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Groups sue Wyoming over ‘data trespassing’ law

The laws make it a crime to collect data on open land if the collector lacks certain permissions.


This story was originally published September 30, 2015 at Wyofile.com. 

A group of conservation, animal welfare, and media groups filed suit challenging the state of Wyoming for its data trespassing laws passed in the 2015 session.

Plaintiffs Western Watersheds Project, National Press Photographers Association, Natural Resources Defense Council, Inc., People for the Ethical Treatment of Animals, and the Center for Food Safety filed the lawsuit Tuesday in U.S. District Court in Cheyenne.

The data trespassing laws made national headlines in May, when an opinion piece in Slate magazine said they could make it illegal for a citizen to share photos taken in Yellowstone National Park with a government agency.

Sponsors of the bills, including Sen. Larry Hicks (R-Baggs), said the laws did not reach that far. Yet the language was expansive enough to put scientists at the University of Wyoming on edge, asking for guidance in how to proceed with public lands fieldwork to support research.

Senate File 12 created the crime of data trespassing, and Senate File 80 made data trespassing a civil violation. Importantly, the laws are not explicit in limiting the trespassing charge to private land.

Students plant trees along Bitter Creek on Bureau of Land Management land. A new law in Wyoming makes it illegal to cross private land to collect data on public land.
Bureau of Land Management

The laws make it a crime to collect data on "open land" outside of towns and subdivisions if the data collector lacks written or verbal permission to both access the land and collect data, whether on public or private property. They provide for a fine of up to $5,000 for a second violation, require the expungement of illegally collected data from state agency databases, and prohibit the use of the data in court except as evidence to bring conviction.

The laws "punish communication to government agencies of photos and data taken on open land, criminalizing otherwise lawful advocacy in an attempt to undercut protection of public lands and the environment," the plaintiffs said in a prepared statement.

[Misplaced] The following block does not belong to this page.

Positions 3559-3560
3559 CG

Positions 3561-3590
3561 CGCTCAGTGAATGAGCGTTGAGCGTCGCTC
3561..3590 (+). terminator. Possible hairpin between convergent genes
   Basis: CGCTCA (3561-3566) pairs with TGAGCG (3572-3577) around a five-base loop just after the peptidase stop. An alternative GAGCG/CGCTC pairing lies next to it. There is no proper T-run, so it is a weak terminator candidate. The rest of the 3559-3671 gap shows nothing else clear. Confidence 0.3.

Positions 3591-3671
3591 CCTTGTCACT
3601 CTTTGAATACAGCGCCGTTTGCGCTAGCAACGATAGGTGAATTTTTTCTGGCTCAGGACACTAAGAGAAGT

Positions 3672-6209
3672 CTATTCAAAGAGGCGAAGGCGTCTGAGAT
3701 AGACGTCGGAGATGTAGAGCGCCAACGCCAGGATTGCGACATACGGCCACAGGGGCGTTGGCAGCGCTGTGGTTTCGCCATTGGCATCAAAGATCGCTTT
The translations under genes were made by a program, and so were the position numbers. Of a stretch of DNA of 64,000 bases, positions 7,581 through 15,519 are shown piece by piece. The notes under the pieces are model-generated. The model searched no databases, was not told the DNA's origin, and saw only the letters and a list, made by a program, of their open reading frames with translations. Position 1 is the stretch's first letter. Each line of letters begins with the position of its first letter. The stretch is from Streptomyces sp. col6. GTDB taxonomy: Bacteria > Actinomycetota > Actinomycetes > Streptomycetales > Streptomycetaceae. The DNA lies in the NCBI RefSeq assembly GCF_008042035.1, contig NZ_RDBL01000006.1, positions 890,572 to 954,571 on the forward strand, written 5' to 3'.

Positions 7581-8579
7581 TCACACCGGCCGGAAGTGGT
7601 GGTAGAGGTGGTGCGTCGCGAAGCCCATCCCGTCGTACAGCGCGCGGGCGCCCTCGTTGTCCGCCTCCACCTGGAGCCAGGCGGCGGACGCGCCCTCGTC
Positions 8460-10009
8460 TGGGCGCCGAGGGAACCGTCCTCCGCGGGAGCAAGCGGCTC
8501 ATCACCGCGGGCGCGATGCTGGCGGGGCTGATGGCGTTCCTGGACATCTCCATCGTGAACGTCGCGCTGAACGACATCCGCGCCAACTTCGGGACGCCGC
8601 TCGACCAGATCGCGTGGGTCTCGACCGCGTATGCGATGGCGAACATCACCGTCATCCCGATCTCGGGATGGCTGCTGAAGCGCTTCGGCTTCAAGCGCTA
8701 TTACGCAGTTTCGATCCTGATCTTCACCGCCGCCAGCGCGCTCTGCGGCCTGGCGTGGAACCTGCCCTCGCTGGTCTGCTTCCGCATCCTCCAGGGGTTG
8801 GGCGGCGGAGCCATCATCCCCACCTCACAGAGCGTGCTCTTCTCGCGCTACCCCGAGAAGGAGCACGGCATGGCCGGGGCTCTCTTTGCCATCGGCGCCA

Wyoming's data collection laws are "blatantly illegal" and violate the First Amendment, Fourteenth Amendment and the Supremacy Clause of the U.S. Constitution, says Jonathan Ratner, director of Western Watersheds Project's Wyoming division.

"Because the laws target specific types of speech, and specific groups of people, they do not comport with the basic laws of our land," Ratner said in a prepared statement.

Before lawmakers debated the data trespassing bills in the 2015 session, 15 ranchers sued Ratner and the Western Watersheds Project in Sept. 2014 for allegedly trespassing on private land to access Bureau of Land Management parcels to collect water samples. Ratner denies the accusations, saying he only crossed private lands using roads with BLM easements for public travel.

Advocates for Wyoming's data trespassing laws include the Wyoming Association of Conservation Districts. The association's director, Bobbie Frank, lobbied for the law, and has said she supports the ranchers in the lawsuit against Western Watersheds Project. Her husband, Dan Frank was one of the attorneys who argued for the ranchers against Western Watersheds Project during the hearing in Lander in May.

The plaintiffs suing the state claim the laws are a "direct response to Western Watersheds Project's collection of water quality data" to highlight E. coli contamination from livestock grazing on public lands. "But those citizen science efforts are not unique to the region, and other conservation organizations undertake scientific studies in the region that would be similarly barred," the plaintiffs said in a prepared statement.